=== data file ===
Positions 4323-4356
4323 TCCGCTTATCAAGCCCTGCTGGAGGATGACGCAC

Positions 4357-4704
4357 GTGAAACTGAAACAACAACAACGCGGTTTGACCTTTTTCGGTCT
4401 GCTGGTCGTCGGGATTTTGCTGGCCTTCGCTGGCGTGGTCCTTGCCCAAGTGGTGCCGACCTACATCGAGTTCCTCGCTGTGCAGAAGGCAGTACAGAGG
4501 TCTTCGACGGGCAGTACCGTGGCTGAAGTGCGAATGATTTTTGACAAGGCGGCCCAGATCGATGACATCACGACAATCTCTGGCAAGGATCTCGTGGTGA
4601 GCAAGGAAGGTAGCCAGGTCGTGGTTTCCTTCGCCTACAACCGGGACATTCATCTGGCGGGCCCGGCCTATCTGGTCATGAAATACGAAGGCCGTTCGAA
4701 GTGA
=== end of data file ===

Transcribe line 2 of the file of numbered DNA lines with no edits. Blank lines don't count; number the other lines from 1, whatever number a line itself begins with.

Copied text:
4323 TCCGCTTATCAAGCCCTGCTGGAGGATGACGCAC